Yoga Play
Vinay Sanapala, Jacob Yeh, Katie McManus star in Yoga Play; Credit: Cameron Whitman

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The soothing voice of Harry Styles will lead you in meditation for $14.99 per month. A YouTuber will school you on the importance of spirituality, but before you know it, she’s selling you matcha powder. Yoga, a rich, storied practice intended to still the mind, is now marketed as a mechanism for “sculpting” and core building, available to all for the modest price of $175 per month.

Contradictions like these abound in the modern wellness industrial complex. Everyone is manifesting, practicing, and meditating in an exercise dress. Meanwhile, Americans report being more stressed than ever. Yoga Play, which makes its regional premier at Keegan Theatre this April under the direction of Susan Marie Rhea, takes that contradiction and runs with it to hilarious extremes.

Written by Calcutta-born Dipika Guha and published in 2017, Yoga Play follows luxury athleisure brand Jojomon under the guidance of newly promoted CEO Joan, who built her career at a company where one can find many a “skinny drink.” Joan (Katie McManus) took over from Brad, who stepped down after saying that his company’s fabric wasn’t too sheer—some women just had thighs that were too big.

Sound familiar? It’s no coincidence that Jojomon rolls off the tongue a little like real-life legging empire Lululemon. In 2013, the company’s founder, Chip Wilson, caught heat for blaming claims of sheer leggings on the size of women’s legs. His successor was Christine Day—a 20-year veteran of Starbucks.

Yoga Play wastes no time immersing its audience into the corporate hellscape of Jojomon. A large mounted screen takes center stage (in a set designed by Matthew J. Keenan), and the play opens with a video call between Joan, executives Fred (Jacob Yeh) and Raj (Vinay Sanapala), and company founder John (Timothy H. Lynch). The Zoom-era antics that ensue—John is distracted by his dog, then accidentally flashes his underwear—may be low-hanging fruit, but the talented cast makes these old jokes feel new.

The show succeeds enormously in its exposition of Jojomon’s company culture, in large part due to yes-men Fred and Raj, both hysterical in their own right. On lunch breaks at the smoothie bar (where they drink things like a “fat-burning 100% organic corn husk rhubarb smoothie”), the pair chastise each other over not keeping up on their yoga practices, whisper the word “stress” like it’s “Voldemort,” and confide in each other about their increasingly absurd anxiety dreams. McManus captures the essence of the burned-out girlboss, while Carianmax Benitez shines as Romola, the L.A. yoga influencer of your nightmares.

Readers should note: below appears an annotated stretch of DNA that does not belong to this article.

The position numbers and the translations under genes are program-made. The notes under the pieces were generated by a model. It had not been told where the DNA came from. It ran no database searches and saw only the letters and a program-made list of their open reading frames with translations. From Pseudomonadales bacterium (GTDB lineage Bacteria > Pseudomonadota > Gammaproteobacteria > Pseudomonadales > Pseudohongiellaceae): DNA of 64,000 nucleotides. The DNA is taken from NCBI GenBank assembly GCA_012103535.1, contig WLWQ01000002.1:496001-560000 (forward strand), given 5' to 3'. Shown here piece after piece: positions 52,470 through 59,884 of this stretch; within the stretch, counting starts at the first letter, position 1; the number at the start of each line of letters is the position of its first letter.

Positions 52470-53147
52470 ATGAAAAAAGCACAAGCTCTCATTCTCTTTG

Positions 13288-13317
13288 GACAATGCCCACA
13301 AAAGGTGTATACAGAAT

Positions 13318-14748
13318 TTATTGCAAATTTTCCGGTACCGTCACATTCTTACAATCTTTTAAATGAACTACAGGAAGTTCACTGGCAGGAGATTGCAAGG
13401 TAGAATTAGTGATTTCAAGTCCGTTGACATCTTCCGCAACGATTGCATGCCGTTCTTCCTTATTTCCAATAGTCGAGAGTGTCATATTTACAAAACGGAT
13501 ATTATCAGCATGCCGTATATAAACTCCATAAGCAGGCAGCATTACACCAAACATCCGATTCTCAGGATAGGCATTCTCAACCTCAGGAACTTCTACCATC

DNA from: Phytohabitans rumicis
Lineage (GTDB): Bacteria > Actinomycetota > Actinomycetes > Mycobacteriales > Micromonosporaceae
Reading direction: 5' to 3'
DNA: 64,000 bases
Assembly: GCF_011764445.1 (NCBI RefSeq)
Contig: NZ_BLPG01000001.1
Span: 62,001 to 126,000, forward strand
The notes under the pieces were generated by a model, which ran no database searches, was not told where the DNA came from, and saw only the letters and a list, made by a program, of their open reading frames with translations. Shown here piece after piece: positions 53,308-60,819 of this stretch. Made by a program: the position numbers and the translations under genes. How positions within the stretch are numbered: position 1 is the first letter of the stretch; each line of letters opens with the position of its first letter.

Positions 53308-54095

Joan barely has enough time to catch her breath before Jojomon finds itself at the center of another scandal. This time, the company is under fire for outsourcing production to a South Asian factory that relies on child labor. Twitter feeds are projected across the stage, creating an anxious swirl of cancel culture as we see Jojomon’s crime send #whiteyoga trending. Joan deems the controversy a “crisis of authenticity,” so she embarks on a mission to find the perfect “guru” to restore Jojomon’s credibility.

The play’s first act is dedicated to this wild goose chase, serving mostly as set-up for act two, with some very funny moments sprinkled in. A phone call between a very Americanized, Indian by way of Delaware, Raj, and his off-stage immigrant parents, is one of the show’s highlights. By the end of act one, the three stooges finally have a guru on their hands, plucked fresh from a Himalayan cave. But Bernard (who Michael Innocenti portrays in equal parts earnest and cringe) is revealed to be, uh, not exactly what the Jojomon bigwigs had in mind.

Act II finds the team pivoting from finding a guru to manufacturing one, in proper capitalist fashion. Joan’s absurd plan B takes the trio to comedic heights. In one scene, Yeh made the opening night crowd howl as he played a mortified Fred pretending to speak Hindi. Benitez doubles up as an Australian influencer in another laugh-out-loud performance. 

In addition to laughs, Yoga Play’s latter half serves up much food for thought. The show cleverly interrogates the distinction between cultural appreciation and appropriation, and asks who can lay claim to particular cultures and identities. The juxtaposition of Raj, who was born to Indian parents but is as American as they come, and Fred, an immigrant fiending for a green card after fleeing Singapore for being gay, underscores the nuances of immigrant and first-generation identities.

In some places, the show bites off more than it can chew. It references fat-shaming in the wellness world, but never satisfactorily delves into it. Joan epitomizes the girlboss, but her lean-in feminism never recieves the scrutinty and criticism that other topics get. And though Yoga Play inches toward saying something profound about the power of mindfulness outside of its profit potential, the show’s conclusion leaves a bit more to be desired. 

Then again, it’s difficult to draw meaningful conclusions and gain clarity in a world that drains our attention and dollars at every turn. Yoga Play hits that nail right on the head.

Yoga Play, written by Dipika Guha and directed by Susan Marie Rhea, runs through April 23 at Keegan Theatre. keegantheatre.com. $45–$55.